Rigolettino da Gigi is a nicely fitted-out neighbourhood Italian restaurant located in the Tokyo suburb of Kyodo. I was interested enough after having read about the chef in a Japanese foodies magazine to make the hike out from the Ebisu home base to the wilds of Setagaya to give him a try. According to the mag, he worked for some years in Italy at Michelin 2-star establishments, so being a sucker for anything the tyre people touch I expected some interesting work.
I was not disappointed. For 2,800 yen you can indulge in a proper Italian course menu featuring antipasto, pasta, meat or fish, dessert and coffee. The antipasto of the day was a shot glass of chicken liver mousse, a couple of sardines with dabs of roe, some dressed lettuce and a stuffed baby squid with an soft egg, onion jam and ink sauce. Really rather interesting. This was accompanied by four baby bread rolls, two tinted with squid ink and the others looking more like normal bread. The baby rolls were fresh and tasty but oh - the horror - they were clearly being rationed. We had to ask for more later in the meal and only got two of the ink variety. Nooooo! Don't ration the bread - it's rule # 1!!!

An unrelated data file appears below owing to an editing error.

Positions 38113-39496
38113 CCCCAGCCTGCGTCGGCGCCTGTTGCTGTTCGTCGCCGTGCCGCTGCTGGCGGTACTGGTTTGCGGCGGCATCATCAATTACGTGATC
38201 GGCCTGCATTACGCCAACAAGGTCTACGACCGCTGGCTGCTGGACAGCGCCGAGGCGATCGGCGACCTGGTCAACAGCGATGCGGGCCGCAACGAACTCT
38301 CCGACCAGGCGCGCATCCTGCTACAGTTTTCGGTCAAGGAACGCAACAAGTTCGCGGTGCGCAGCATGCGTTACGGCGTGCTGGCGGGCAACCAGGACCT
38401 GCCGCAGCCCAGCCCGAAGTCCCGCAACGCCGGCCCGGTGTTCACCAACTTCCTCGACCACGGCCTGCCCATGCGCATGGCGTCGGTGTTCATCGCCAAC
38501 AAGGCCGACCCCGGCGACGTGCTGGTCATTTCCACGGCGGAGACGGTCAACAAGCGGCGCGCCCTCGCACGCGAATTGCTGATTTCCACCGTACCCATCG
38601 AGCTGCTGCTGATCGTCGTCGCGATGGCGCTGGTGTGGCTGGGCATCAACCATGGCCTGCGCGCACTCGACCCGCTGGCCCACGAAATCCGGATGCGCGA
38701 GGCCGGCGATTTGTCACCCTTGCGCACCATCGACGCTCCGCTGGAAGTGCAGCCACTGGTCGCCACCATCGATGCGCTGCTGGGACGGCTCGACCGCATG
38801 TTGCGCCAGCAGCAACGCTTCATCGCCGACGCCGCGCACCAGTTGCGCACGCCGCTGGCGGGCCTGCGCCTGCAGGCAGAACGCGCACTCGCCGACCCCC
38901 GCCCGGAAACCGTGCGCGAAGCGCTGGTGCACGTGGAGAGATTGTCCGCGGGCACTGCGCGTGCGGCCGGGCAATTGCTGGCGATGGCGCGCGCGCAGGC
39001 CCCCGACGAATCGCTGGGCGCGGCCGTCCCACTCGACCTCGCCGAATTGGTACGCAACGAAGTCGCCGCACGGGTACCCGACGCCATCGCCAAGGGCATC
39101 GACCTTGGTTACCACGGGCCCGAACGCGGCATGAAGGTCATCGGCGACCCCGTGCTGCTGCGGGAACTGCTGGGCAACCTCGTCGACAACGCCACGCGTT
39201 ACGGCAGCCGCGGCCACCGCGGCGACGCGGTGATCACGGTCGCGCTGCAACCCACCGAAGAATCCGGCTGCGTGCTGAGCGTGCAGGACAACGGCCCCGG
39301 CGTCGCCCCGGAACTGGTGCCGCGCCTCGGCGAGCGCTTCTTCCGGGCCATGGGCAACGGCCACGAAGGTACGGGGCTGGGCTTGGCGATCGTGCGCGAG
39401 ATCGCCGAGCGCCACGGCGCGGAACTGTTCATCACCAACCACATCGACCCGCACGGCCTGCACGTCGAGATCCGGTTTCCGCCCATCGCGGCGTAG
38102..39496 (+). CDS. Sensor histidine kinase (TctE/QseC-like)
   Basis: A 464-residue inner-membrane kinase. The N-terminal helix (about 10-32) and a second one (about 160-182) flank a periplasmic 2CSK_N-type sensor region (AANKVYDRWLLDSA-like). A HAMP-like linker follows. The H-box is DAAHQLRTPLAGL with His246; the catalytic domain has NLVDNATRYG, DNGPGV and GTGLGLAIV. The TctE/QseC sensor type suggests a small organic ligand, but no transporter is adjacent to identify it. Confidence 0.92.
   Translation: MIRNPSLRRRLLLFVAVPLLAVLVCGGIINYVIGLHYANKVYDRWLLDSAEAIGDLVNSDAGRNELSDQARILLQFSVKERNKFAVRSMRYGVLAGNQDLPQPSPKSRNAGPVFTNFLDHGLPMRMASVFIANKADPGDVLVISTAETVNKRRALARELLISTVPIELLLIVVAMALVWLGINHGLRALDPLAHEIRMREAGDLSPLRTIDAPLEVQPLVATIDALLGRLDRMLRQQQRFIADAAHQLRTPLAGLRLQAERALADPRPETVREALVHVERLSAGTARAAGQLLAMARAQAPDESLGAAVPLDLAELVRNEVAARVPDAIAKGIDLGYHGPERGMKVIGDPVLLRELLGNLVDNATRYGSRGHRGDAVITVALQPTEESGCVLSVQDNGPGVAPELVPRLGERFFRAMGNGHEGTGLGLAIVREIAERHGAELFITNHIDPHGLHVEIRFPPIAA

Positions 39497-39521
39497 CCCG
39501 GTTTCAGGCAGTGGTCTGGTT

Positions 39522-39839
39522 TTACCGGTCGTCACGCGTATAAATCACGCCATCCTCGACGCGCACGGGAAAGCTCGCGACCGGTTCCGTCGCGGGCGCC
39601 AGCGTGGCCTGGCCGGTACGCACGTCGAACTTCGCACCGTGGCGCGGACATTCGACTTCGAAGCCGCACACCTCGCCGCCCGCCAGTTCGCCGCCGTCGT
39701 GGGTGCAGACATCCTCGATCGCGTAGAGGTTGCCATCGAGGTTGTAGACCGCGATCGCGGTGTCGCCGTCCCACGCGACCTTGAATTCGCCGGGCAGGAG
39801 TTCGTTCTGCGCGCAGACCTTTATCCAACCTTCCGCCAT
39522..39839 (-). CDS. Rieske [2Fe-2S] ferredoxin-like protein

Anyway, the antipasto was followed by a spaghetti with white fish, fennel, olive oil and with hints of orange. This was pleasant enough, but perhaps the fish was a little overcooked and the overall flavour a little too subtle for my liking. Still more than a pass though. For the main, my dining partner and I parted ways. He had pork on liver and wine risotto, topped with a clear jelly. I opted for the wagyu topped with tomato confit and uni (sea urchin) on a demi-glace sauce. I tasted my dining partner's pork and it was good. My beef and uni was a really interesting combination, one that I never would have thought to do - a classy j-style surf and turf!!
Dessert was caramel ice-cream covered with pumpkin (like a mont blanc), bottomed with a thin meringue biscuit and swizzled with pumpkin sauce, caramel foam and raspberry puree, topped with a paper thin slice of chocolate. It wasn't a refined dessert but very much hit the spot. This was followed by a good coffee. Last time I was in Italy I had not a single bad cup of coffee - so clearly the time in Italy rubbed off in this one important area.
The surroundings and service made for a pleasant Sunday lunch (except if you really like bread) and I'd be more than happy to recommend that you give them a try if you live nearby or happen to be in the area.